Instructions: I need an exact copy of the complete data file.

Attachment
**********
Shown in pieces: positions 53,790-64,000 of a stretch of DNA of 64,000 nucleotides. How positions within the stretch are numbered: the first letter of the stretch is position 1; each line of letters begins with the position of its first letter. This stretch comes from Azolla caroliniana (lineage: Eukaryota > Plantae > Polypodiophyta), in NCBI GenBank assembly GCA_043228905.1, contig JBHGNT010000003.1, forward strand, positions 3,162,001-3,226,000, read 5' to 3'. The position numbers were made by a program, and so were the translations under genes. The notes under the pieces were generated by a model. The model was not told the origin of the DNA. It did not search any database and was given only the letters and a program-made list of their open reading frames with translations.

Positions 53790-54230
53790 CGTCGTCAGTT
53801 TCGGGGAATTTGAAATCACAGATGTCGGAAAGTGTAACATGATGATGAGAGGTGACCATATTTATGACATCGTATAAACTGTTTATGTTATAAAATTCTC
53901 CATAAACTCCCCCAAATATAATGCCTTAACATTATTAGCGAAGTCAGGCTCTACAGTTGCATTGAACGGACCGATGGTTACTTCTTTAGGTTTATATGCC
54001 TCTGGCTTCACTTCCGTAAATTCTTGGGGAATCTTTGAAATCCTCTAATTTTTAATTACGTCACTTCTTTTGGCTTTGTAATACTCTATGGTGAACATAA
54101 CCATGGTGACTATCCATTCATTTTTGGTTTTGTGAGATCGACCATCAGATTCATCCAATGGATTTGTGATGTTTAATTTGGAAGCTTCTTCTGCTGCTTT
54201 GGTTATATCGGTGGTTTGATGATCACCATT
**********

Shown in pieces: positions 53,790-64,000 of a stretch of DNA of 64,000 nucleotides. How positions within the stretch are numbered: the first letter of the stretch is position 1; each line of letters begins with the position of its first letter. This stretch comes from Azolla caroliniana (lineage: Eukaryota > Plantae > Polypodiophyta), in NCBI GenBank assembly GCA_043228905.1, contig JBHGNT010000003.1, forward strand, positions 3,162,001-3,226,000, read 5' to 3'. The position numbers were made by a program, and so were the translations under genes. The notes under the pieces were generated by a model. The model was not told the origin of the DNA. It did not search any database and was given only the letters and a program-made list of their open reading frames with translations.

Positions 53790-54230
53790 CGTCGTCAGTT
53801 TCGGGGAATTTGAAATCACAGATGTCGGAAAGTGTAACATGATGATGAGAGGTGACCATATTTATGACATCGTATAAACTGTTTATGTTATAAAATTCTC
53901 CATAAACTCCCCCAAATATAATGCCTTAACATTATTAGCGAAGTCAGGCTCTACAGTTGCATTGAACGGACCGATGGTTACTTCTTTAGGTTTATATGCC
54001 TCTGGCTTCACTTCCGTAAATTCTTGGGGAATCTTTGAAATCCTCTAATTTTTAATTACGTCACTTCTTTTGGCTTTGTAATACTCTATGGTGAACATAA
54101 CCATGGTGACTATCCATTCATTTTTGGTTTTGTGAGATCGACCATCAGATTCATCCAATGGATTTGTGATGTTTAATTTGGAAGCTTCTTCTGCTGCTTT
54201 GGTTATATCGGTGGTTTGATGATCACCATT